Dr. Woosley attained her undergraduate and Master’s degrees at Louisiana Tech University. She completed a Certified Alcohol and Drug Addiction Counselor program at UCLA, and earned a Masters and Doctorate degree at American School of Professional Psychology. She completed an internship at the Vanderbilt University-Department of Veterans Affairs Consortium where she split her time training with the collegiate population and a veterans PTSD group.
In 2006, Dr. Woosley retired from the Federal Bureau of Investigation with 21 years of distinguished service. While assigned to FBI headquarters she served as a Supervisory Special Agent in the psychological services unit, administering psychometric testing and evaluation to all active undercover agents and assisted in the screening, selection, training, and certification of undercover operatives. Additionally, while in the psychological services unit she consulted and taught a range of topics to local, state, federal, and international law enforcement agencies. Topics included undercover operations/techniques, street survival, and stress management. Her last assignment was as an instructor at the FBI Academy developing curriculum, teaching new agents, and analysts.
Dr. Woosley has provided mental health care in a variety of settings for amateur, collegiate, semi-professional, and professional athletes. In her role as a psychologist, Dr. Woosley is trained in the applied practice of sport and performance psychology where she works with “elite” performance issues in areas to include sports/athletics, performing arts, high performance occupations (e.g. police/fire), business performance, and positive psychology applications. She also maintains a private practice providing individual counseling and consultation to a variety of clients.
She administers direct patient care to the student-athletes as well as consulting services for the coaches and staff.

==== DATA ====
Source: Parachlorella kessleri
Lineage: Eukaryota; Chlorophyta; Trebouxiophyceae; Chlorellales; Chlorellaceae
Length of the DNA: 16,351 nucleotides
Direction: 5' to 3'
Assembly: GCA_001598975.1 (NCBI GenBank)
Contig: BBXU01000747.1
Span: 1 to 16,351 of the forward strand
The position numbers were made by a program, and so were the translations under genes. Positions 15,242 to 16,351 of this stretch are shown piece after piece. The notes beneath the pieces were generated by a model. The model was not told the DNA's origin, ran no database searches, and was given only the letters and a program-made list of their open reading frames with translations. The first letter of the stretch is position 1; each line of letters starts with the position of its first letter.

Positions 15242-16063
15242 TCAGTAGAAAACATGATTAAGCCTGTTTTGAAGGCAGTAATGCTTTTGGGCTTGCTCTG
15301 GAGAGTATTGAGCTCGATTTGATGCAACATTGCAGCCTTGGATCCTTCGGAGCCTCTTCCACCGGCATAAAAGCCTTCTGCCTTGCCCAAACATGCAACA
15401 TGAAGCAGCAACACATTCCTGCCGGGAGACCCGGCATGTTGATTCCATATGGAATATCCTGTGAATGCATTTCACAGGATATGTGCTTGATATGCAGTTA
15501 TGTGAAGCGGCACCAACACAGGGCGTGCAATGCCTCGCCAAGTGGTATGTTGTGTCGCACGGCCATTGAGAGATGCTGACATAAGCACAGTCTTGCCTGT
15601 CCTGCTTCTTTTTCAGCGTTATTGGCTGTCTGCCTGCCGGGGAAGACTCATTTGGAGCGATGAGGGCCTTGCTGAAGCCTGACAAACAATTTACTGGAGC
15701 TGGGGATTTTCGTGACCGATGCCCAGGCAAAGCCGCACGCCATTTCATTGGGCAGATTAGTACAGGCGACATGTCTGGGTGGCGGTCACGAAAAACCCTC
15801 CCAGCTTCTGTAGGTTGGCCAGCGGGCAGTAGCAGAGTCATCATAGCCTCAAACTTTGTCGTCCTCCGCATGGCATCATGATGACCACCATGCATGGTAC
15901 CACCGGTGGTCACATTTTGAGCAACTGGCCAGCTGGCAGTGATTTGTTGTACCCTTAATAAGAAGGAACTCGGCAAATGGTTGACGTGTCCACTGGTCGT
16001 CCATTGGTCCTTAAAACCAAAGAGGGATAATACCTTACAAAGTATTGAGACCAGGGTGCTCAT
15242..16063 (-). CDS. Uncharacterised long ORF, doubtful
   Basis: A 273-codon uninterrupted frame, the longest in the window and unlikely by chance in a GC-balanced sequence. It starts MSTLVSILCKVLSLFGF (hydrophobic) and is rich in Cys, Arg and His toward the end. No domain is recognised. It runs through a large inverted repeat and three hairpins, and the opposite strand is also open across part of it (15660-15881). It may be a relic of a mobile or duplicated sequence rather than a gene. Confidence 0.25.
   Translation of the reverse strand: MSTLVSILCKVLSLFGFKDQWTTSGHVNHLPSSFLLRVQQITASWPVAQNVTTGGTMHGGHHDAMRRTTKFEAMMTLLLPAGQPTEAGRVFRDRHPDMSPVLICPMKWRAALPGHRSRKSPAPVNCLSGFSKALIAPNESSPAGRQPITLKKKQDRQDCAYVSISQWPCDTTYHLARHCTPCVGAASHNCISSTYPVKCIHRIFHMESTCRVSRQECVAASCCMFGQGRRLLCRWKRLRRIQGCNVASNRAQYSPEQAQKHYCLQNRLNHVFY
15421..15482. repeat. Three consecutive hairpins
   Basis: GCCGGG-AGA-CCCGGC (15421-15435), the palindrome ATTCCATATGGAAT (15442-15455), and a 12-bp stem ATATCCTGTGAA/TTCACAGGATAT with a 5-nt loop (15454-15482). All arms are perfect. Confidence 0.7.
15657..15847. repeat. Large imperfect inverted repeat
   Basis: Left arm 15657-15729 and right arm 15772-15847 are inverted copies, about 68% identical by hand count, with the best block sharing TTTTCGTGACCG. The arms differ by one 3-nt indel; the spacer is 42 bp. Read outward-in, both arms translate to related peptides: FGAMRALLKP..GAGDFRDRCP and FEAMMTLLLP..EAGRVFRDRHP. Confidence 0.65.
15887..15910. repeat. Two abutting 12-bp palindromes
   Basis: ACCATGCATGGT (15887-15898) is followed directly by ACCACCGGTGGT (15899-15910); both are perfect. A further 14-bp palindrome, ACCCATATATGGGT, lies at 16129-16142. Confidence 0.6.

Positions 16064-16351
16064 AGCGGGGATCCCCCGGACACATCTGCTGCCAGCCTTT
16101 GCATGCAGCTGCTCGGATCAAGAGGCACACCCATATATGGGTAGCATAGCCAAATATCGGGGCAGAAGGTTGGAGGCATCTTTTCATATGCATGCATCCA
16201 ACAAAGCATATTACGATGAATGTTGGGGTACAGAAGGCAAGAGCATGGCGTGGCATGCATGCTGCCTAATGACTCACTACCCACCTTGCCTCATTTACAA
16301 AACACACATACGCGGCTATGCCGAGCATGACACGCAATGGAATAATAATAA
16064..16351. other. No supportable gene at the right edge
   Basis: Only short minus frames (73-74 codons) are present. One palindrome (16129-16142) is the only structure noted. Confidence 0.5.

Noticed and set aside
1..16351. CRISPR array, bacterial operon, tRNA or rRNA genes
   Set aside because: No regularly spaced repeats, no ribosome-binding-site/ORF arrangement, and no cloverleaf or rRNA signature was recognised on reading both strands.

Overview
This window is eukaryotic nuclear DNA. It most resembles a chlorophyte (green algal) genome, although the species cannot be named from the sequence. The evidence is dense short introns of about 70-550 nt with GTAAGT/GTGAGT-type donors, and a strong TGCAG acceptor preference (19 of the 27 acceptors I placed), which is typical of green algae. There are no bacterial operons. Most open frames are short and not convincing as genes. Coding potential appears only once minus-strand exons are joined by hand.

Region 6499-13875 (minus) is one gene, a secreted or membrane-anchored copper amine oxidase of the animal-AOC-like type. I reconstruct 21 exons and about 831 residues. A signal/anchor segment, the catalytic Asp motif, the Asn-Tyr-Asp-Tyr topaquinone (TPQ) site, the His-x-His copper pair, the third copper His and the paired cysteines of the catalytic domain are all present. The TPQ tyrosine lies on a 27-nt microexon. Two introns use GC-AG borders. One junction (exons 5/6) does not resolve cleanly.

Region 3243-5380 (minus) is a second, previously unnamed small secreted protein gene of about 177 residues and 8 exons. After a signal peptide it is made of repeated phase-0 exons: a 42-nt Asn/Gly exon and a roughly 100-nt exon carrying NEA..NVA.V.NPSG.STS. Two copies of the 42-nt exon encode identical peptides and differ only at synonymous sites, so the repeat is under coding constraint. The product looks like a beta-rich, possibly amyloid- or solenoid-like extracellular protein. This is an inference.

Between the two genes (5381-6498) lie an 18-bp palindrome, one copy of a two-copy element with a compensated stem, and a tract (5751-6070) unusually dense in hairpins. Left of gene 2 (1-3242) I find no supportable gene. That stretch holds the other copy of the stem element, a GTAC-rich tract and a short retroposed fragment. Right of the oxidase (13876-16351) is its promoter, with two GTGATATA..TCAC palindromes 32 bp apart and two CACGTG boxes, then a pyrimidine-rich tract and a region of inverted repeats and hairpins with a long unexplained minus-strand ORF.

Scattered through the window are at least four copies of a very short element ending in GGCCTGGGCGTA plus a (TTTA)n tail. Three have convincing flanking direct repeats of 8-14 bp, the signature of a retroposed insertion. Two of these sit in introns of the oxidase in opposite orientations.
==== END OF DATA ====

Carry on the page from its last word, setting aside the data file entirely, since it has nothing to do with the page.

The focus of sport psychology at Vanderbilt University is to utilize psychological interventions to enhance the athletic and academic performance of all student-athletes. Sport psychology services are designed to assist individuals to get the most out of their Vanderbilt experience and prepare them for lifelong success once they leave the university. This mission can only be accomplished when the emphasis is on the balanced development of the total person. Thus, Vanderbilt athletes are encouraged to be committed to excellence in all areas of their life as they represent them-selves, their teams, and Vanderbilt University.
The nature of college athletics creates some specialized needs for student-athletes. Rigorous practice and workout schedules, extensive travel, a highly regiment-ed daily schedule, injury, fatigue, high expectations from coaches, media exposure, and public appearances are just some of the demands that are unique to student-athletes. These athletic demands, along with the normal stressors experienced by most university students, can make life seem overwhelming at times. The sport psychology services at Vanderbilt are available to help student-athletes effectively cope with their unique and challenging life-style.
High level athletes are always looking for ways to gain a competitive advantage. Sport psychology can be an important piece of the performance enhancement puzzle. In essence, sport psychology is all about helping athletes to better understand what it means to be ready to play. Mental readiness is a combination of proper activation, positive emotion, and performance focus. These mental states can be managed through proper use of psychological skills such as relaxation/energizing techniques, imagery, positive self-talk, use of focus and coping plans, and development of performance routines. The overall objective of these mental skills is to assist individual student-athletes and athletic teams to perform at consistently high levels.
In some cases, student-athletes performance suffers due to mental health issues, unfortunate life circumstances, or personal problems. Some common challenges faced by student-athletes include anxiety, depression, family issues, relationship problems, homesickness, injury, sleep problems, low self-esteem, grief issues, substance abuse, disordered eating, history of abuse, sexual assault, and difficulties with roommates, teammates, or coaches. Sport psychology counseling is available to help student-athletes deal with these types of obstacles so they can feel better emotionally and stay focused in the classroom and on their sport performance. Successful counseling will better equip student-athletes to cope with past and current problems. Additionally, student-athletes will learn strategies that will help them proactively manage their lives in the future by developing healthier ways of thinking and behaving.